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Pulling out all the stops: INFR breakaway ropers put on a clinic

Pulling out all the stops: INFR breakaway ropers put on a clinic

Navajo Times | Quentin Jodie
Mexican Springs, N.M., cowgirl Bailey Bates throws her loop on Friday night during the third performance of the Indian National Finals Rodeo. Bates won the round with a 1.83-second run, earning her the rodeo’s high call back for tonight’s final performance with a 6.89 aggregate.


The top hands in the breakaway roping pulled out all the stops on Friday night.

They left no stone unturned in the third round of the Indian National Finals Rodeo.

Headed by the 1.83-second run turned in by 2017 world champ Bailey Bates, the fans inside the South Point Equestrian Center were treated to a roping clinic.

“I had one of the slower calves, and I knew that if I got the start I needed, I had to take my shot right there,” Bates said.

The Mexican Springs, New Mexico, cowgirls lead the quartet with a 6.89 aggregate on three heads, followed by Danielle Lowman (7.32), Justine Doka (7.35), and Kadin Jodie (7.46).

Navajo Times | Quentin Jodie
Kadin Jodie, 17, takes one more swing before delivering her throw on Friday night at the 2022 Indian National Finals Rodeo. The Church Rock, N.M., cowgirl turned in a 2.73-second run for sixth place. She heads into the final round in fourth place with a 7.46 aggregate.

Of the four ropers, Jodie is the lone cowgirl seeking her first world title. Before last night, she led the field, including the rodeo’s fast run of 1.76 seconds in the opening round.

“We have a young gun in Kadin Jodie, and everyone was gunning for her,” Bates said. “She lights a fire under you, and that is what happened tonight.”

With a 1.94 run on Friday night, Doka moved up two spots to No. 3 in the race. The Fountain Hills, Arizona, cowgirl didn’t get the draw she wanted, but she made it work.

“That calf was not very good,” she said. “Once he gets about the first quarter of the arena, he starts ducking and diving.

“I knew I had to throw my rope before that happened,” she added. “So, I had to take my first shot. I wasn’t sure if I got out, but you gotta do what you have to do with calves that need a little more attention.”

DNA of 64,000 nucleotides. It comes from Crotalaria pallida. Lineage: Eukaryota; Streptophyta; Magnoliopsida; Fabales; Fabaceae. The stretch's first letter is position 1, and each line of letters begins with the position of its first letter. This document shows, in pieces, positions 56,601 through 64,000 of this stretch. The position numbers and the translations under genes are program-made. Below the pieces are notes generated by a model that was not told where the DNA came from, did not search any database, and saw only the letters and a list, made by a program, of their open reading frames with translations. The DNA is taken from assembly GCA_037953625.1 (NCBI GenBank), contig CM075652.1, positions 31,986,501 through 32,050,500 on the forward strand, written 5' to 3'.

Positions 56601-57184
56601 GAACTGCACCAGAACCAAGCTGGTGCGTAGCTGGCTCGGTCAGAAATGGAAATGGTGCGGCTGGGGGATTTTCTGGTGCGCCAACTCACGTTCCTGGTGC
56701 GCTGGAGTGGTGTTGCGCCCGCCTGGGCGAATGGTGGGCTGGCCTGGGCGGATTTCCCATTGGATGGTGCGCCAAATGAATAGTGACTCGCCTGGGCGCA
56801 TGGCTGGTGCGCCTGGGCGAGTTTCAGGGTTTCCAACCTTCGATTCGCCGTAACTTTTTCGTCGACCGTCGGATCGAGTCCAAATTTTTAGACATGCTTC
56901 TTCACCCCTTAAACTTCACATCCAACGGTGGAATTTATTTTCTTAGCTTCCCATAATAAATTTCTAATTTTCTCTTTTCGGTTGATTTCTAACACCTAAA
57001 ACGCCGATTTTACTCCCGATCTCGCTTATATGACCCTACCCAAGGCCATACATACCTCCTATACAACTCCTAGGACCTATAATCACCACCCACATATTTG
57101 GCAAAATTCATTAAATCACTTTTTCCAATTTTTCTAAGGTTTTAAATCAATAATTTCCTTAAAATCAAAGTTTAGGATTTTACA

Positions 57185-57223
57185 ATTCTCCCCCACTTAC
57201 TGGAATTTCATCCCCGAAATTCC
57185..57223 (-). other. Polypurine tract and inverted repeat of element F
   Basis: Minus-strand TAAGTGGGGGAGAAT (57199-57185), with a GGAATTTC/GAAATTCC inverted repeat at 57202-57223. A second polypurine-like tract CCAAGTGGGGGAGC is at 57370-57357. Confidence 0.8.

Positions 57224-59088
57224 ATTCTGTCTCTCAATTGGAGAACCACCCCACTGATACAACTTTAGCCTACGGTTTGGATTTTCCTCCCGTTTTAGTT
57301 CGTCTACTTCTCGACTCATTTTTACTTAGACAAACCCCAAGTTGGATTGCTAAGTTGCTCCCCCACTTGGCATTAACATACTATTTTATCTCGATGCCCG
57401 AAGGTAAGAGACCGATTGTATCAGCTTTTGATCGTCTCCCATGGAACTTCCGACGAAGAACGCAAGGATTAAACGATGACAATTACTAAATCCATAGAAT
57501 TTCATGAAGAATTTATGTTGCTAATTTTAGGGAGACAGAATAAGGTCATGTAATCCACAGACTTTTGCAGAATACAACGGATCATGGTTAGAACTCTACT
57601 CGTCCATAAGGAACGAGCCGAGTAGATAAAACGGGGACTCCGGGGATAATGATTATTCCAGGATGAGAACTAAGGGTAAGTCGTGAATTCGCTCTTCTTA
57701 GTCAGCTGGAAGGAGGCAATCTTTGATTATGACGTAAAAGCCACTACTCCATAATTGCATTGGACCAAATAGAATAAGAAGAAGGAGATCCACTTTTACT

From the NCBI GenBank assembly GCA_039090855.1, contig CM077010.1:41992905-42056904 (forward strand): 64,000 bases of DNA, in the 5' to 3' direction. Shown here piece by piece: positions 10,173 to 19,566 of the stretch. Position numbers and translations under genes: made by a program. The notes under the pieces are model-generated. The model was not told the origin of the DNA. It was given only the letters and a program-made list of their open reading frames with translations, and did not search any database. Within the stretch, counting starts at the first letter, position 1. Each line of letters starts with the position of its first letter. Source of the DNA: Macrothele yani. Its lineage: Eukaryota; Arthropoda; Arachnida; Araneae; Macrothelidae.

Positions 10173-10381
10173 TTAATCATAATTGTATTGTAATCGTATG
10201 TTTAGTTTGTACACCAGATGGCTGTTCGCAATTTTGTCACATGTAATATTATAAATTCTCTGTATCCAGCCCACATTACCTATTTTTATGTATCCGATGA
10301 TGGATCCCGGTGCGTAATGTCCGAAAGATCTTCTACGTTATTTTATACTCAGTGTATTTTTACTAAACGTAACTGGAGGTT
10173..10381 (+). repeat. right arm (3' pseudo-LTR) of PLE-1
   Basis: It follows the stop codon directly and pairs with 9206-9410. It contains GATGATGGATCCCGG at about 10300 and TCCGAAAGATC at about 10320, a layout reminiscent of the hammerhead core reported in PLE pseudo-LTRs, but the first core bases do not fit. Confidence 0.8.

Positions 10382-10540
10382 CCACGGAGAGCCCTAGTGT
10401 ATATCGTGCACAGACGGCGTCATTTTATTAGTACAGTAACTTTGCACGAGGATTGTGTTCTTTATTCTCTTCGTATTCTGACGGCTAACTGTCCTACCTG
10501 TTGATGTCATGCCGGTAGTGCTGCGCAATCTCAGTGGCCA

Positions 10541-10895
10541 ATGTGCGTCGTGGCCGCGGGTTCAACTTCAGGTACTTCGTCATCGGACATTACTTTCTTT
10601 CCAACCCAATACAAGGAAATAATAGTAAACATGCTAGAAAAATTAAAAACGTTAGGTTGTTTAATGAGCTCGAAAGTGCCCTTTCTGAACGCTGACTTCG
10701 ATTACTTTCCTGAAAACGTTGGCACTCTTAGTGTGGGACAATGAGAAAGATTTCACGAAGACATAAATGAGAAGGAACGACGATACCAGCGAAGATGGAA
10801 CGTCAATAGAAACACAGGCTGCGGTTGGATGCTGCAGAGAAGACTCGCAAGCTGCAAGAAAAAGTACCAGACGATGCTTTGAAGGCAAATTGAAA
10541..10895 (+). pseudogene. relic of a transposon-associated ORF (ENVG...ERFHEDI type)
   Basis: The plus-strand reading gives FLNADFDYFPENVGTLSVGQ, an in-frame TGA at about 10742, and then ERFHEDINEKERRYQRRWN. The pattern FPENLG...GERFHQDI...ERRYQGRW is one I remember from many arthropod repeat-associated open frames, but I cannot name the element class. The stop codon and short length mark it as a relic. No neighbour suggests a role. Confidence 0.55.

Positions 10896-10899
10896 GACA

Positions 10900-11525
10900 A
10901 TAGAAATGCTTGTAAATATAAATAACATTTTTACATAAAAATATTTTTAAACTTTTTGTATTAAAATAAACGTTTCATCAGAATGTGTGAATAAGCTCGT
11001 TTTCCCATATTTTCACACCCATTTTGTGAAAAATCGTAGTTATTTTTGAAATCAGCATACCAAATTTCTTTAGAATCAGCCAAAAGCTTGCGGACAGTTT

Lowman posted the round’s third-best time of 2.17 seconds, and she credited all the top ropers around her.

“We’ve been around each other for a long time, and we’re all not going to back down,” Lowman said. “They’re not going to make it easy on me, and I’m not going to make it easy on them, so we’ve all been in this situation before.”

As the defending INFR world champ, Lowman would like to add another world title. Surprisingly, Diné cowgirl Sheila Sells is the only one with multiple breakaway world titles, having won them in 2013 and 2015.

“This is my seventh qualification, and tonight I wanted to stay in there and give myself a shot,” she said. “I want to defend my world title.”

With the top three having reached the rodeo’s top pinnacle spot, Jodie said she likes being part of that conversation, especially at her age.

“I’m only 17, and I’m roping with world champions,” Jodie said. “They’re all veterans, and they’re people that I’ve looked up to. It’s pretty cool that I’m roping with some of the best.”

With how things are going, Jodie expects another clinic in tonight’s final performance.

“A half-second separates the top four, and it’s pretty tight,” she said. “They all rope tough, and nobody is going to back down.”

“I’m going to go in with the same mentality that I had tonight,” Bates said. “Everyone is wanting it, and it’s tough competition.

“We just got to bring our ‘A’ game,” she added.

About The Author

Quentin Jodie

Quentin Jodie is the Sports Editor for the Navajo Times. He started working for the Navajo Times in February 2010 and was promoted to the Sports Editor position at the end of summer in 2012. Previously, he wrote for the Gallup Independent. Reach him at


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